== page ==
market cannot estimate a monetary value for a
scenic river. Without this infermation,
however, how can a trade off be made between
the scenic river and an impoundment for the
purposes of power generation? Those in-
dividuals who value the scenic river will be
left out of the transaction process as the
power company seeks to purchase the property
from its former owner. These sorts of
problems place many water planning decisions
into the governmental sector.
Water planning tools are the various
techniques utilized to assess the feasibility
of a proposed plan. The planning approaches
discussed in the first half of this chapter
are used to define the planning scenarios
whereas planning tools to be discussed here
are used to choose among them.
Planning tools have evolved (as have
planning approaches) with the needs of an
ever increasing complexity in society and
with the capability of that society to be
more sophisticated. Early planning tools,
which were only concerned with predicting the
functional performance of a given structural
design, have given way to sophisticated
techniques that attempt to present all
impacts of a planning decision objectively.
14
This section is concerned with the major
tools used in contemporary planning.
Many tools have been developed to determine
feasibility, and this section will review
four which have gained prominence for \.Jater
resources planning.
sis
Benefit/cost analysis, a tool for
economic feasibility assessment, was offi-
cially adopted fer water resources planr.ing
in 1936 with the federal flood Centrol A'ct.
Under this act, flood control was recog-
nized as a proper activity of the federal
government in the interest of eneral wel-
fare." if the benefits whomsoever
they may accrue are in excess of the esti-
mated costs, and if the lives and seeial
security of people are otherwise adversely
affected" (PL 74-738, 1936).
Various problems and consequent Dey
differences in estimating benefits and costs
were clarified in 1952 by the Bureau ef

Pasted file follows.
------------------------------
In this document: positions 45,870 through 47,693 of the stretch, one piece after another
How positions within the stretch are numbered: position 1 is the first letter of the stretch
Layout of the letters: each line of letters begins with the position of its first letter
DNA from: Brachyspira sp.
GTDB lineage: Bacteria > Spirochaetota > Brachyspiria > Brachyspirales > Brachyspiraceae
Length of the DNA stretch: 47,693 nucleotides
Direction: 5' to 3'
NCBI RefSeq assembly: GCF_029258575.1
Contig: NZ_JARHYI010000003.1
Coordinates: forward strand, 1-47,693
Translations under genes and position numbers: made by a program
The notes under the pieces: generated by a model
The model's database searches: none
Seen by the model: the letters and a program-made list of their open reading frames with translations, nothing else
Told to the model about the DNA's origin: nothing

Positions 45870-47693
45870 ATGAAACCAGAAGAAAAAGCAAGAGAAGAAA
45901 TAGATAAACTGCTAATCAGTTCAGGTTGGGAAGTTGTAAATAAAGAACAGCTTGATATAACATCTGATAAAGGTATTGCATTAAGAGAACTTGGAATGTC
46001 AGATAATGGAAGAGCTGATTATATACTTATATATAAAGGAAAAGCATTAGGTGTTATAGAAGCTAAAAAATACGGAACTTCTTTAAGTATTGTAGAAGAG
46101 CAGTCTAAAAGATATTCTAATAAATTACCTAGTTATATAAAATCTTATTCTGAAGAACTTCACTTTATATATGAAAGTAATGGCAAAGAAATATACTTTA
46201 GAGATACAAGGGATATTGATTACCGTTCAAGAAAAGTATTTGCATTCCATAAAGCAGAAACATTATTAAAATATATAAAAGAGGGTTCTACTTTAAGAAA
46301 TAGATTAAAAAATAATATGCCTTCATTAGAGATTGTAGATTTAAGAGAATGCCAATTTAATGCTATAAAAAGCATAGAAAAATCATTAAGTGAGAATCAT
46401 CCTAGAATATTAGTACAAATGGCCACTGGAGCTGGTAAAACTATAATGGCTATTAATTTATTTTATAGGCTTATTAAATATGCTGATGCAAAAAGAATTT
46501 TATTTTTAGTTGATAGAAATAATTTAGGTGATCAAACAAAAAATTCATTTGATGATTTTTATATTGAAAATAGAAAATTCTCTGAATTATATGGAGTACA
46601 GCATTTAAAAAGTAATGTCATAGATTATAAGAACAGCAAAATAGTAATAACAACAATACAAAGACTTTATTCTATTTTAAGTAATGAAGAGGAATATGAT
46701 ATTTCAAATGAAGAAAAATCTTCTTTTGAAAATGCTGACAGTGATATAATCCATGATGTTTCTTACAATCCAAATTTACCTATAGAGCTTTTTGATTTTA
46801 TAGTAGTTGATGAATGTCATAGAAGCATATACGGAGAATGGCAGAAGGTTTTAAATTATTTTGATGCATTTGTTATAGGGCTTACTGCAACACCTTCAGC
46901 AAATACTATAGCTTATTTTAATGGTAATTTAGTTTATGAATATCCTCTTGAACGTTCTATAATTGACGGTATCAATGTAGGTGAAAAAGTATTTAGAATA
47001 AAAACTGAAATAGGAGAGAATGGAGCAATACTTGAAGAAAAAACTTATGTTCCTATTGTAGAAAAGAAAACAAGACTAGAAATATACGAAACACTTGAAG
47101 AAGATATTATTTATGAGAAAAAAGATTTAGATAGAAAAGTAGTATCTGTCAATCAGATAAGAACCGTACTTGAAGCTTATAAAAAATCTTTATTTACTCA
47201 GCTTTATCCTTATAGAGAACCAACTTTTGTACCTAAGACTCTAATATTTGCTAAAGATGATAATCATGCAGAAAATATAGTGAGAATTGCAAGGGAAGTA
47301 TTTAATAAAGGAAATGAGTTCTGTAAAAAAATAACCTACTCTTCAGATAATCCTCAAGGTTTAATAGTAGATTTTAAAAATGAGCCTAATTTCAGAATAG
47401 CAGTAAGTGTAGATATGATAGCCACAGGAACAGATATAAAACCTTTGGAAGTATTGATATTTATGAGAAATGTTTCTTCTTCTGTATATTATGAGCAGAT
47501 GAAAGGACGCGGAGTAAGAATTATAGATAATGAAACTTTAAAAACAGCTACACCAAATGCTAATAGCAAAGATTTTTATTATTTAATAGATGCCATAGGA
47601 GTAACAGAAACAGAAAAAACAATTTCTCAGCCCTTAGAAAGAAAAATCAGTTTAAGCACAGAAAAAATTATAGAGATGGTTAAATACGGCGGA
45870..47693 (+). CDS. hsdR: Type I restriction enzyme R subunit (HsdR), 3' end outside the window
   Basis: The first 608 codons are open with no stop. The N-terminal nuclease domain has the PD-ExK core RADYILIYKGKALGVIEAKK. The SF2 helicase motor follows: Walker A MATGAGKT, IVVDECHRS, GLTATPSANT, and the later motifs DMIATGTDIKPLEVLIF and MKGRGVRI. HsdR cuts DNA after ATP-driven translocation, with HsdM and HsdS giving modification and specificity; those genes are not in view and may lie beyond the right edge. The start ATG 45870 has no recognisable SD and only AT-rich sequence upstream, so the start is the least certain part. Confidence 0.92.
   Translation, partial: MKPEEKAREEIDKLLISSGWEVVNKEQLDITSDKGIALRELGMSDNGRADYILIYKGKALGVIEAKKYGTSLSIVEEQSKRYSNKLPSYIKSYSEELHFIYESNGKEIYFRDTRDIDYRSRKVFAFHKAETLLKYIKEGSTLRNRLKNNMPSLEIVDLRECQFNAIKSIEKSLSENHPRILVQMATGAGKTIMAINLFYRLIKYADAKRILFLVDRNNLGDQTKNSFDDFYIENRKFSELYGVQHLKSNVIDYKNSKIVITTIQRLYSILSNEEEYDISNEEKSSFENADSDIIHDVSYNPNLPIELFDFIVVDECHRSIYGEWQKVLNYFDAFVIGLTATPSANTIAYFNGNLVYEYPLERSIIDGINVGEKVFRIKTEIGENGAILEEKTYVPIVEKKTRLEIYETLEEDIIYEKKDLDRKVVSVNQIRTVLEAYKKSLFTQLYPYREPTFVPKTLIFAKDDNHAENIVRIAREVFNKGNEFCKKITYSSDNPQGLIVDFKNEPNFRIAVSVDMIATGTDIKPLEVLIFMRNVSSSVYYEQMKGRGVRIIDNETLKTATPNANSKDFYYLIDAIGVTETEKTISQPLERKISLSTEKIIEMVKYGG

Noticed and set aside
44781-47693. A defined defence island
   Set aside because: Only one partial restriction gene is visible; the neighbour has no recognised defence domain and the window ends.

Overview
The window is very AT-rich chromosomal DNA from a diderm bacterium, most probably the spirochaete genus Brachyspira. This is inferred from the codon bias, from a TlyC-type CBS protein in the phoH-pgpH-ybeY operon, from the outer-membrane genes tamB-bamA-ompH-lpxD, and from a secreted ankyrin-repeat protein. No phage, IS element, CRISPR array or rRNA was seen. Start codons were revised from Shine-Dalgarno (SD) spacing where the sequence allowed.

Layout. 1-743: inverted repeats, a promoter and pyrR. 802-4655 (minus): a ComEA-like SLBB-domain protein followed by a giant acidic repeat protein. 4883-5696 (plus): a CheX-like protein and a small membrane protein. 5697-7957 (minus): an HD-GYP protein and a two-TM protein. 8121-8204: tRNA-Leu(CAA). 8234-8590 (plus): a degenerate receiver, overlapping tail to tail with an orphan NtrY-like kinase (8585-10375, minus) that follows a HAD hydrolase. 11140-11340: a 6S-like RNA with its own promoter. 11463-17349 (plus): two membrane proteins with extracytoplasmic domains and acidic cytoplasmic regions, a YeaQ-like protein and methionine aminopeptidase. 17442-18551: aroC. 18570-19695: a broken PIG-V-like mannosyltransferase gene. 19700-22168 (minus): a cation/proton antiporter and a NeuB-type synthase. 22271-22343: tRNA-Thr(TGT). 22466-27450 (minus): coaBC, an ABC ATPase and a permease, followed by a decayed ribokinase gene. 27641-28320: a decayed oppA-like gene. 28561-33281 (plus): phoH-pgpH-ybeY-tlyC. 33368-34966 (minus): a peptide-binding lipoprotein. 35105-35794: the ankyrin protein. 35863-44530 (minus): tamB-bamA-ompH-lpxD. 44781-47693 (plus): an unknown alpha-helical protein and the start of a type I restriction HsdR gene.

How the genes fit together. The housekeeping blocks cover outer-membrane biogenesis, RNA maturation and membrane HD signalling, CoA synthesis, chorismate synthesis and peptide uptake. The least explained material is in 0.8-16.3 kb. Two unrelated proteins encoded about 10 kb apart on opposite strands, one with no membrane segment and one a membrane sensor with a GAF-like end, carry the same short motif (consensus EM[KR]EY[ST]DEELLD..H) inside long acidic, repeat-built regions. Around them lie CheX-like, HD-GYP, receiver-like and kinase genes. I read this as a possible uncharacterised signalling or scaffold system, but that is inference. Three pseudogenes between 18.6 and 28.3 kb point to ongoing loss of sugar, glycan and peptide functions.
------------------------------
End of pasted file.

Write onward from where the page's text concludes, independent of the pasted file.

Bud t Circular A-Q7. further clarification
fo owed in 1962 in Senate Document 97.
The latest effort to develop the benefit/cost
analysis into a sophisticated tool appears in
the 1973 Principles and Standards of the
Water Resources Council. The relationship
between benefits ana costs is summarize in
a ratio that has been mandated as an invest-
ment Ulce in nearly all water planning
legi ation since 1936.
The benefit/cost ratio is represented by
the sum of the benefits divided by the sum of
the costs. Benefits and costs are estimated
by the formulas:
LB
l:C
l.:B/l.:C > 1
Bn
+"'+n+IT
n
-
1
n - 1
In the equations Bn represents the
benefits accruing as a result of the project
in year n; C
n
represents the costs exper,ded
on the project in year n; and, i represents
the social discount rate used to reduce the
aggregated benefits and costs to present
worth amounts. Years are counted from n = 1
for next year indefinitely into the future.
The benefits are classified as: primary
or secondary. Primary benefits are those
which acorue to direct users of the project.
An example of this is the supplemental water
supplied to agricultural producers. Secon-
dary benefits derive from economic or pe-
cuniary linkages resulting from the direct
use. These seoondary benefits may be either
"induced" by the direct benefits or "stem
from" the direct benefits. "Induced" bene-
fits accrue to industries which supply inputs
to the direct users and "stemming from"
benefi ts accrue to industries which
and/or market the outputs of the irect
users. Further discussion may be found in
Howe (1971), Hinote (1969), York et al.
(1975), James and Lee (1971), Caulfield et
a1. (1974), and James and Rogers (1976).
The use of the benefit/cost analysis for
an evaluation of public funds investment has
come under attack in recent years (National
Water Commission, 1973, Gloyna and tcher,
1972). The benefit/cost ratio lim s it-
self to questions of economic efficiency.
It does not take into account those non-
economic activities such as environmental
quality. It presents an incomplete e
of the planning scenario. Economic
are considered; noneconomic impacts are not.
For this reason an enlarged evaluation system
was developed. This is the system of account
tools for water planning.
The system of accounts method of water
planning was created in response to a growing
desire to combine economic efficiency with
other planning objectives. The pressure for
this method grew as planners pursu multi-
ple objectives encountered prob ems of
resource scarcity which made trade offs among
the objectives inevitable.
The system of accounts, as found in the
Principles and Standards, is a
designed to classify and present i ion
about all impacts of a proposed activity. A
mul tiple objective approach is inherent to
this effort with four objectives being
currently recognized. Accordin to the
legislation (Water Resources Counc 1973):
The system of public in
tion accounts is an informat on
system that displays beneficial and
adverse effects of each plan on the
objectives and on regional dev
ment and social well-being an
provides a basis for comparing
alternative plans. The development
and environmental quality objec-
tives and on regional development
and social well-being will be
prepared in such manner that
the different levels of achievement
to each objective and effects on
regional development and social
well-being can be readily discerned
and compared, indicating the
tradeoffs between alternative
plans.